CDC warns against arguing with anti-mask customers

Retail and service industry workers should not argue with anti-maskers, according to updated guidance from the Centers for Disease Control and Prevention (CDC).

As part of new guidance for workplace safety, the agency said employees should not attempt to force customers to follow COVID-19 prevention policies if the customers appear to be upset or violent. 

"Don't argue with a customer if they make threats or become violent," the CDC said.

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The CDC recommended that businesses institute policies such as mask-wearing, social distancing and customer limits but warned that workers could be threatened or assaulted for enforcing them.

According to the CDC, workplace violence can include threats, verbal assaults such as swearing and insulting, and physical assaults such as slapping and choking the employees.

The CDC outlined a variety of steps businesses can take, ranging from conflict resolution training to installing security systems or panic buttons and identifying designated safe areas employees can go to if they feel they are in danger.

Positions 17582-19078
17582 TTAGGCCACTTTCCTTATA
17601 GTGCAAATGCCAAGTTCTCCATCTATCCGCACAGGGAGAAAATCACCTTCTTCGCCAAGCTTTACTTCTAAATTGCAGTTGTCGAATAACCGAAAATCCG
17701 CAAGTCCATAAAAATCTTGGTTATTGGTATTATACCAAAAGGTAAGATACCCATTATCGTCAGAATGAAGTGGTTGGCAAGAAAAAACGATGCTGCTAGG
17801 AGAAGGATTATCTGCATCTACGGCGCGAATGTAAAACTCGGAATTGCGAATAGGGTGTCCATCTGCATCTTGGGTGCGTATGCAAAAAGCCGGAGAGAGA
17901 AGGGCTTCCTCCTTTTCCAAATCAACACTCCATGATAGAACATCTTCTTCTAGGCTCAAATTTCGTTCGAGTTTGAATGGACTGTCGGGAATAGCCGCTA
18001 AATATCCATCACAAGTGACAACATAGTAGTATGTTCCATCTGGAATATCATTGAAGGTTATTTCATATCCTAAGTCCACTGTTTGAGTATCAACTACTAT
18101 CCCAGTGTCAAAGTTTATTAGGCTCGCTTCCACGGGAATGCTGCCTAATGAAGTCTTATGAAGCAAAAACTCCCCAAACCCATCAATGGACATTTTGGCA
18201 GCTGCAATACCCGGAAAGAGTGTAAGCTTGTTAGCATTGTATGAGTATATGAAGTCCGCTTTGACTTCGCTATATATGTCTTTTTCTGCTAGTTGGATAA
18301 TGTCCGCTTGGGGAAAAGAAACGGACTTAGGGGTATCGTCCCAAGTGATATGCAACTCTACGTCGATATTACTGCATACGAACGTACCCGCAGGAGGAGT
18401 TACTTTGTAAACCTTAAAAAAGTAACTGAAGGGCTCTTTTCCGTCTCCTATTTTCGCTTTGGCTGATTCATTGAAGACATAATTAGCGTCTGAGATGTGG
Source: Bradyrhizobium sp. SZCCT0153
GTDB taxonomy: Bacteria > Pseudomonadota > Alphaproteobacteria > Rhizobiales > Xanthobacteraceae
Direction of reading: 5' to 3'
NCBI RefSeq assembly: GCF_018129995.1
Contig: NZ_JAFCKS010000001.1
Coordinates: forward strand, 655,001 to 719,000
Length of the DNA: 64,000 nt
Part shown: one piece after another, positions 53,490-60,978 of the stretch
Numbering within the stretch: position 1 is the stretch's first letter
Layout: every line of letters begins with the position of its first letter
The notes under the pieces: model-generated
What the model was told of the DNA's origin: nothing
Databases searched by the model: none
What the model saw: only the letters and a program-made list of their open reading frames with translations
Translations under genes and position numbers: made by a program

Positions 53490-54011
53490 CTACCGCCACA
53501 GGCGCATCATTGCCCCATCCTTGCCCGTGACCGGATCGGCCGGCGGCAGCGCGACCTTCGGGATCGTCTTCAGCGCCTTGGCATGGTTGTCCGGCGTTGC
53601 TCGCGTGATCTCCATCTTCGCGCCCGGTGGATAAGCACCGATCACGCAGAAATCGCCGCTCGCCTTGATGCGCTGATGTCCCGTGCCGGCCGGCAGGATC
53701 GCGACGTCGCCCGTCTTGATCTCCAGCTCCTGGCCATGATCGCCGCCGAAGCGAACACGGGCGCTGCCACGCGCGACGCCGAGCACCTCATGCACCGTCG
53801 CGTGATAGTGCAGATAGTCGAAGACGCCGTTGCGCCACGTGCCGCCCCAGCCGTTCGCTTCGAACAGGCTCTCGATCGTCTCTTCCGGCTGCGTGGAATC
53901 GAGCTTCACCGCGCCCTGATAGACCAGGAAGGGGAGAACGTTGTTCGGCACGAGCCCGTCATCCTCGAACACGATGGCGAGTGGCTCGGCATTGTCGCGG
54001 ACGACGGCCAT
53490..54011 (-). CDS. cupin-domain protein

Some of the country's largest retailers have mandated customers wear masks, but there have been several high-profile violent confrontations between employees and customers who refuse. 

"Threats and assaults can happen in any workplace, but may be more likely to occur in retail, services (e.g., restaurants), and other customer- or client-based businesses," the CDC said.

Recently, a teenage employee at a Sesame Street theme park near Philadelphia was punched in the face after asking two guests to wear masks. The employee needed jaw surgery. 

In another example, a 17-year-old hostess at a Chili's in Baton Rouge, La., was assaulted by a group of diners after she told a large party they were not allowed to be seated together because of physical distancing laws.